Oxygen distributions within R3230Ac tumors growing in dorsal flap window chambers in rats.
R3230Ac mammary tumors were grown in transparent window chambers implanted into the dorsal skin flap of 250 g Fischer 344 rats (see Dewhirst et al, 1992). The oxygen pressure distributions in the tumor and host tissue were measured by the oxygen dependent quenching of phosphorescence (see Vinogradov et al, 1996) after injection of Oxyphor R2 (7 mg, 0.3 ml) into the tail vein. The oxygen pressure maps show the R3230Ac tumors to be hypoxic relative to the surrounding tissue. The excitation spectrum for the phosphor has peaks at 419 nm (blue light) and at 524 nm (green light), and the emitted phosphorescence spectrum and lifetime are independent of the wavelength at which the phosphor is excited. The absorption by tissue is much greater for blue light than green light, due to intrinsic chromophores such as cytochromes, hemoglobin, myoglobin etc. Thus, blue excitation measures the oxygen pressures in a much thinner, superficial, surface layer (< 50 microns) than does green excitation, allowing "optical sectioning" of tissue oxygenation. The tissue can be further optically sectioned by making measurements from both sides of the window. Viewed from the tumor side, the superficial layers (blue excitation) of these tumors were hypoxic whereas the host tissue was well oxygenated. The oxygen pressures in the growing edge of the tumors are lower than those in the central core of the tumor, and much lower than those of the host tissue. This result is in agreement with the micro-oxygen electrode measurements of perivascular oxygen pressures reported by Dewhirst and coworkers (1992).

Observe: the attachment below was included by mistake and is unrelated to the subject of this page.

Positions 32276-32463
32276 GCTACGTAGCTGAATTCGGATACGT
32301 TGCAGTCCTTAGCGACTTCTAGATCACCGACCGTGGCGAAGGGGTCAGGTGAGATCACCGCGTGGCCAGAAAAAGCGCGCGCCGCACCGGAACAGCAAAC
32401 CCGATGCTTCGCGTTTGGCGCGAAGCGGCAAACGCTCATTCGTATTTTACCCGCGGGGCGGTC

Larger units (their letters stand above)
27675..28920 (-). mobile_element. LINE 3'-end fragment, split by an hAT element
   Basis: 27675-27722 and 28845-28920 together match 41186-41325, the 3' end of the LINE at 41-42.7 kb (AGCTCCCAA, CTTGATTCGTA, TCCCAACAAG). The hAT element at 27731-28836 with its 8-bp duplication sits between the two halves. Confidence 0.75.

Wilson, DF; Evans, SM; Jenkins, WT; Vinogradov, SA; Ong, E; Dewhirst, MW
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